I posted to TWV2, saying that my improvement came from a combination of reading books on the art and craft of writing, and from reading the works of other writers and picking them apart. That aspect of being a writer has actually made reading a little less enjoyable. Another item I mentioned was simply the practice of writing led to growth.
But really I can think of other ways I improve as a writer.
- Critique groups. I've been a member of four different real life critique groups, and five (I think) on-line critique groups. Most of the on-line ones were for poetry. I estimate that I've critiqued at least a thousand poems. I printed many of those critiques and have them in notebooks, waiting to be gone through and perhaps culled and consolidated. I learned so much from critiquing poetry. When I started that, I knew little about poetry, but knew I had to learn and learn fast. So I studied up, was a fast learner, and feel much more confident in my poetic knowledge and abilities.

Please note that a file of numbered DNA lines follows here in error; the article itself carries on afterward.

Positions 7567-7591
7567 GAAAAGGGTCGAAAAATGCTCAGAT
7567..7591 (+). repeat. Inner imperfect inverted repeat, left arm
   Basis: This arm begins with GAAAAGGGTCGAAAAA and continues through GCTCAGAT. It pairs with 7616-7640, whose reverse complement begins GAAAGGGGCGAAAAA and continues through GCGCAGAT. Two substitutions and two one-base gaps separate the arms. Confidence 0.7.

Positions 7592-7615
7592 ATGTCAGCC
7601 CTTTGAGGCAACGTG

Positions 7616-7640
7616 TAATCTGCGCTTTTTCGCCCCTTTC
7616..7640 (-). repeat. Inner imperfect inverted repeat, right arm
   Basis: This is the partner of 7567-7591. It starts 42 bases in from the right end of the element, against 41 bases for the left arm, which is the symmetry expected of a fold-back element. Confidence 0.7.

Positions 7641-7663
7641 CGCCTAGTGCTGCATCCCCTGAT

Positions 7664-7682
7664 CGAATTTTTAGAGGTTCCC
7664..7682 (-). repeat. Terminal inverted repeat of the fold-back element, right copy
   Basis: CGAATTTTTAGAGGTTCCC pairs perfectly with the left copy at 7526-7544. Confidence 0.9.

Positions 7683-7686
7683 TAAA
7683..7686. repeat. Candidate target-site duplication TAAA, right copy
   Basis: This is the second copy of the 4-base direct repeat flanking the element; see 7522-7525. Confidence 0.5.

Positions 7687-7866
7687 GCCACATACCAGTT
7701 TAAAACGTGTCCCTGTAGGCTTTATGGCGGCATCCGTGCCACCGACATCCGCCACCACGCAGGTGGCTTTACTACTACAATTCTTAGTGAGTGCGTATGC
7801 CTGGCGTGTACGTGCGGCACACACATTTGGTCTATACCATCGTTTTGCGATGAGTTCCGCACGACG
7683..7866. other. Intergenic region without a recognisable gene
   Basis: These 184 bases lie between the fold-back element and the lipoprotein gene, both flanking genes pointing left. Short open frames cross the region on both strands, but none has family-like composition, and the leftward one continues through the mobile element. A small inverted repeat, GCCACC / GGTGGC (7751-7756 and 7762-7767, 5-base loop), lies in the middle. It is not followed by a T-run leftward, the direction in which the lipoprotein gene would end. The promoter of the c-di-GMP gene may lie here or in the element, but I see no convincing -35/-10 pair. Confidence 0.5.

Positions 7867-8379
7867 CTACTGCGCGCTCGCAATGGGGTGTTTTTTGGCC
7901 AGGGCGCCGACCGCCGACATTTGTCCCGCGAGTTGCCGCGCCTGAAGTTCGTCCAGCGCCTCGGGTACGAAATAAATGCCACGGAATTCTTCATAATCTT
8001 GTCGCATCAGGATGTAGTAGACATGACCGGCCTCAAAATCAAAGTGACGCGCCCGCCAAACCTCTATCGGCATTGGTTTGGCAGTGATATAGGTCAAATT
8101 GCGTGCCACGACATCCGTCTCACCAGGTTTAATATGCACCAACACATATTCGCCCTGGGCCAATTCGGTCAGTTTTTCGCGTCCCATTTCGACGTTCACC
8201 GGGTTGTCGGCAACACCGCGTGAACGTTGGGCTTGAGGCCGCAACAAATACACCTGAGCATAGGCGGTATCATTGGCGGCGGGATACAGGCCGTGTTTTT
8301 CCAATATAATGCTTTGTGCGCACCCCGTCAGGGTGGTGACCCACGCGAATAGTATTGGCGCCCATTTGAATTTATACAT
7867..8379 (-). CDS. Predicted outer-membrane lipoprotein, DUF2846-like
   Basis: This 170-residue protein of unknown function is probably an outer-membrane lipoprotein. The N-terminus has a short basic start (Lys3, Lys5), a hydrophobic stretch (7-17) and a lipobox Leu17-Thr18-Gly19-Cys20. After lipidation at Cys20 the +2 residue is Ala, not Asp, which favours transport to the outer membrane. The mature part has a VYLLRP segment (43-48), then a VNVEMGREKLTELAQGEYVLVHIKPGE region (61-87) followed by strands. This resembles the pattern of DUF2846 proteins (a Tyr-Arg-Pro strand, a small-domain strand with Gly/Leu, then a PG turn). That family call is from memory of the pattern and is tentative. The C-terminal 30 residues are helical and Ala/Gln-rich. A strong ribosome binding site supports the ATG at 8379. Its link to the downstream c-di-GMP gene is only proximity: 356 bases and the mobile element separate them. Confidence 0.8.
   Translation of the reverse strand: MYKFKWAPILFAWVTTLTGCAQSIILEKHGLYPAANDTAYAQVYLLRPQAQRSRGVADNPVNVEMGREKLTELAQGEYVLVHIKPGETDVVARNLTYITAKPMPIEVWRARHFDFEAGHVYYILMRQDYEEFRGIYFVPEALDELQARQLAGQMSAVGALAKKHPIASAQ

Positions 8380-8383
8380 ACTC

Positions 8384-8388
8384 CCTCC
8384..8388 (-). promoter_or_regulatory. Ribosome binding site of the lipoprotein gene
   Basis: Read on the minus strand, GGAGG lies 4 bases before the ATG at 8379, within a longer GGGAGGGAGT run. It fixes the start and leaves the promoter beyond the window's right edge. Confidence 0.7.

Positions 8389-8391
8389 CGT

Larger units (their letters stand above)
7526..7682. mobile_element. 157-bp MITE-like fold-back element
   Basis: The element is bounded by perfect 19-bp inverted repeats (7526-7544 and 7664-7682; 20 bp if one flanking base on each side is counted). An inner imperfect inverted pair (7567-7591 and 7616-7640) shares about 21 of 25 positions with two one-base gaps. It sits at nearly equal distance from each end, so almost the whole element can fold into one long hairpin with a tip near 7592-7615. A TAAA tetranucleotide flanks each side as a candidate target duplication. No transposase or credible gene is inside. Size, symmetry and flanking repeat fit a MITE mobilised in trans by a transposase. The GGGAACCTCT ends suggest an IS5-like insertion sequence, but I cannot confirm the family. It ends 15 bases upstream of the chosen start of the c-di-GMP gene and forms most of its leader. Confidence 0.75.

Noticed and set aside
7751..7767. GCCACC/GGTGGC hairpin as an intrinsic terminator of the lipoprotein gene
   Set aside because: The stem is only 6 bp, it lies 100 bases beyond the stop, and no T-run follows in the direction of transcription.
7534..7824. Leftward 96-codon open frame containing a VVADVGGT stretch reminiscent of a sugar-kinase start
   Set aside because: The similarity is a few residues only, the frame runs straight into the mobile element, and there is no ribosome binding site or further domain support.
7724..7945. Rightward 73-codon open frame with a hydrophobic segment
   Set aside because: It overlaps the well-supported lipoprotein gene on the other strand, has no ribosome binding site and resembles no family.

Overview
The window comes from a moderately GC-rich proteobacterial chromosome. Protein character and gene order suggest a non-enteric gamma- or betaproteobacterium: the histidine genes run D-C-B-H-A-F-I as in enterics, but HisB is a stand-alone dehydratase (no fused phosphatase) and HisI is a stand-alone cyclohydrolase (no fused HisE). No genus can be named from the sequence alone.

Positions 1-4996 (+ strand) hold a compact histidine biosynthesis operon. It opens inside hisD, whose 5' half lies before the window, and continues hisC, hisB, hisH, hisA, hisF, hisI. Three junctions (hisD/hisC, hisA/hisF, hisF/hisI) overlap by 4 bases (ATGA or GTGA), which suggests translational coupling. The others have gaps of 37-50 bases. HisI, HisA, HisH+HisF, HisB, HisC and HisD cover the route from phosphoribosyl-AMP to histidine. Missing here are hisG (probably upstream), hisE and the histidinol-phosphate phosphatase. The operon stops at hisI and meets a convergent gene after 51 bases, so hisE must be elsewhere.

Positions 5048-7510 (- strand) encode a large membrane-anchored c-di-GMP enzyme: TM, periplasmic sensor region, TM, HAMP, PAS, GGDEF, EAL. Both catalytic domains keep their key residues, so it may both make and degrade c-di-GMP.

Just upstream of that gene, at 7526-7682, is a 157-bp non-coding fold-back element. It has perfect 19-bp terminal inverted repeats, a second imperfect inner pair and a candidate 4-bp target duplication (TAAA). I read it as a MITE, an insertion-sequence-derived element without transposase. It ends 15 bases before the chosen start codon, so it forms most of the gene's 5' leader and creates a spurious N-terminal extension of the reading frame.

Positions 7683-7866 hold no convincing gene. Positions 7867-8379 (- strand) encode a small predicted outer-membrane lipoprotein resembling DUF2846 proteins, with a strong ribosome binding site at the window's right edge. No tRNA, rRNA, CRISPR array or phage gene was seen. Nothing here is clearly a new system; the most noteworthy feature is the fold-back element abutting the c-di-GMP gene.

- Classes. Most of the ones I've taken have been during writers conferences. I went to one locally that turned out to be something I wasn't expecting. I still have many more to take.
- Old textbooks. I pick these up at thrift stores for 50 cents or a dollar. I'm slowly working through them as reading time allows (which it hasn't for over a year now). I have gleaned much from these, even the older ones.
- Writer Networking. This is both on-line in various discussion forums, as well as the few real life writer contacts I maintain. Those contacts include editors and agents as well.
Certainly improvement in the writing arts, which involve the mind only, will be beyond the reach of some, who were not given complete mental faculties. But for the large majority of people, significant improvement is possible. Whether a large number of people can improve enough to result in becoming published I don't know. Most people won't go to the trouble to try to improve enough for that.